“Visitors and residents of the Roan enjoy stunning scenic views,which include portions of the Mathes Farm in Beech Bottom,” says Farmland Program Director Jess Laggis. “Development of this tract could have devastated views of Yellow Mountain from 19E and from Yellow Mountain, and from the motor route of the Overmountain Victory National Historic Trail. Now, these stunning views are protected, and the land can continue to be used for farming for future generations.”
The property owned by Rickie and Shannonrae Mathes hosts a Boer goat operation called “Sh-Nanny-Gans.” Shannonrae says that Boer goats are a particularly excellent, large breed of goats.
“They are just beautiful,” she says. “We really do love the goats, and they actually help regenerate the land.” The Sh-Nanny-Gans herd has been used for rental to local landowners for nvasive species management, as well as meat production and breeding. In the past, goats from the Sh-Nanny-Gans herd helped with habitat management on SAHC’s Elk Hollow Preserve.
“The purchase of the conservation easement allowed us to put money back into improving the property,” says Shannonrae. “We purchased a couple of goats recently and are working to build the herd back up. ”
In addition to preserving working farmland and scenic views from around the Roan Highlands, this conservation easement also protects habitat and water resources. The property contains headwater seeps and streams feeding Puncheon Camp Branch, a tributary of the North Toe River. The farm adjoins the Roan Mountain Audubon Important Bird Area, and may provide potential habitat for Golden-winged Warblers and Gray’s lily.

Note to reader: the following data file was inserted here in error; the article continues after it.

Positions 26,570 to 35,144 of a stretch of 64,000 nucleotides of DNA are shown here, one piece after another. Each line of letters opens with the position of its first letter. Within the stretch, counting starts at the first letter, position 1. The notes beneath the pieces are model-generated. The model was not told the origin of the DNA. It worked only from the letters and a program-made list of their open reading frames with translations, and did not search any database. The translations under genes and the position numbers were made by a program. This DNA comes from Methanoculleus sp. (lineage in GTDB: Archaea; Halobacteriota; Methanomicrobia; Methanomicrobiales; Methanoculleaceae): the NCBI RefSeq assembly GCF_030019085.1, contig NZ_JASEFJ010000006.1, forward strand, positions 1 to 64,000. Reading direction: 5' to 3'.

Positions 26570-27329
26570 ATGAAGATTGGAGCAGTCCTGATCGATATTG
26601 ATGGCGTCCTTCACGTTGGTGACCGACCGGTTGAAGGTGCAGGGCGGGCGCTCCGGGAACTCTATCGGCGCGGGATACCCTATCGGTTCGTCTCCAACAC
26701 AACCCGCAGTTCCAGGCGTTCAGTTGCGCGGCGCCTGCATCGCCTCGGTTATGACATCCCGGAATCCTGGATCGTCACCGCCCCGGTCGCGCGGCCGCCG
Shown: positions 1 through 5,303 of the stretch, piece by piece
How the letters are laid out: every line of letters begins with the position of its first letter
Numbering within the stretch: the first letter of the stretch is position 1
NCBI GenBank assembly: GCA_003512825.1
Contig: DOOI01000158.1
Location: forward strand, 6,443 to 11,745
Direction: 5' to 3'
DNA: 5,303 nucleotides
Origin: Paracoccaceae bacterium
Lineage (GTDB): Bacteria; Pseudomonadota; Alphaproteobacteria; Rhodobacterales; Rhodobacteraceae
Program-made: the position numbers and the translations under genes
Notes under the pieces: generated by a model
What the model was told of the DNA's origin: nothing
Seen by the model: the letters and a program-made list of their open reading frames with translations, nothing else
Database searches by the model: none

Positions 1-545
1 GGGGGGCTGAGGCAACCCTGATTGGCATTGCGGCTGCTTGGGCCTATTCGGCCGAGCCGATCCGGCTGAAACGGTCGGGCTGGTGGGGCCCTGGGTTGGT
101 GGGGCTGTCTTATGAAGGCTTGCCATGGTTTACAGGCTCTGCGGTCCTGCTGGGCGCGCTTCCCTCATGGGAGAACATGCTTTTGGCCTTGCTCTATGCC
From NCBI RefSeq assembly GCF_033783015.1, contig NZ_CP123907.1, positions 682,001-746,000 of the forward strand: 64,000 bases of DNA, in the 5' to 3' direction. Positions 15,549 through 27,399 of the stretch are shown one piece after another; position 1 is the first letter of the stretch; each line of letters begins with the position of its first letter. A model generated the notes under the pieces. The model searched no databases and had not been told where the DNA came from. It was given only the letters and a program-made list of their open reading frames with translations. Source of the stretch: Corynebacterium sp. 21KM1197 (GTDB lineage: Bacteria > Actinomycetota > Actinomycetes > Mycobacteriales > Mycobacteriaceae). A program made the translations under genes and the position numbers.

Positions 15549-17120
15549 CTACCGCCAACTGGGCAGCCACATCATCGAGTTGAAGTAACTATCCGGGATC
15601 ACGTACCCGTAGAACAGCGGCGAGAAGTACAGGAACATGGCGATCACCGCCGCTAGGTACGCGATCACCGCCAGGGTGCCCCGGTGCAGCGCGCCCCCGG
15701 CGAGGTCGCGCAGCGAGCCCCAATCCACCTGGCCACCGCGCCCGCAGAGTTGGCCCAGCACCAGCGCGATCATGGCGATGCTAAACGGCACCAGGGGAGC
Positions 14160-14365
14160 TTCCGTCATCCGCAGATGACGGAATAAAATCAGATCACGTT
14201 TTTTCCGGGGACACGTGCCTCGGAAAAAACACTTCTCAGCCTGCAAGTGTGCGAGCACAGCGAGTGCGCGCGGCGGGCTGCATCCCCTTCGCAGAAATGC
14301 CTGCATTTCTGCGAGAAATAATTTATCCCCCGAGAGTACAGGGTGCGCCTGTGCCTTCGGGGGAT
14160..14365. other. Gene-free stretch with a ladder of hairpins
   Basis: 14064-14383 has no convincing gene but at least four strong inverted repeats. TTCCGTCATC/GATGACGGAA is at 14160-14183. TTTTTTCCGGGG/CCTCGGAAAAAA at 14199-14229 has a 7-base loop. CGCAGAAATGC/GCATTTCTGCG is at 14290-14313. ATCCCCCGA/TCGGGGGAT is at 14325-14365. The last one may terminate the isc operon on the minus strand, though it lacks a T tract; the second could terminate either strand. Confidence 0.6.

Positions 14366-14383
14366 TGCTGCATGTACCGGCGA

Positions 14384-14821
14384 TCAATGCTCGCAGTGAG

We are very grateful to Brad and Shelli Stanback and to all our SAHC members for making this farmland conservation in the Roan Highlands possible!
Landowner Perspective: Rickie and Shannonrae Mathes
Rickie and Shannonrae met on horseback, independently enjoying their passion for horses while riding in the Highlands of Roan area one day. Years later, their friendship flowered into romance, and they have created a special, beloved home and farm in the mountains.
“I have a strong tie to this place,” says Shannonrae. “It is the first place Rickie told me he loved me. We were married here and have built a beautiful life together. We’ve fought and struggled to make it here, and I feel so blessed.”
“We were looking into estate planning,” she said, “There is a considerable age difference between us, and with Rickie getting ready to retire, we asked ourselves ‘what we are going to do next?’ We have had to struggle [financially] to keep this place whole and were concerned about what would happen to it if something happens to us. We didn’t want to see it developed in the future and wanted to make sure it was here for my son or others to farm in the future.”
In addition to the Boer goat herd the couple raise on the property, the farm is used for a home garden, which produces a variety of vegetables for their families and neighbors. For 20+ years, Rickie raised Fraser fir trees on the property. However, both Rickie and Shannonrae were employed in outside jobs in order to make ends meet. He retired this winter from lawn service work. Rickie’s family is from the Beech Bottom community of Avery County, and several of his family members are buried in a cemetery at the Mennonite church there. Rickie owned about 20 acres of the farm property and added to it over the years with purchases from neighboring landowners. Rickie and Shannonrae eventually purchased the 9-acre tract where they got engaged and built a house on it; they’ve been there together for 11 years.
“It’s such a beautiful place,” says Shannonrae. “The views are really astonishing, no matter which way you look. We are thrilled knowing that this place will always be preserved for future generations and that they will always be able to farm it.”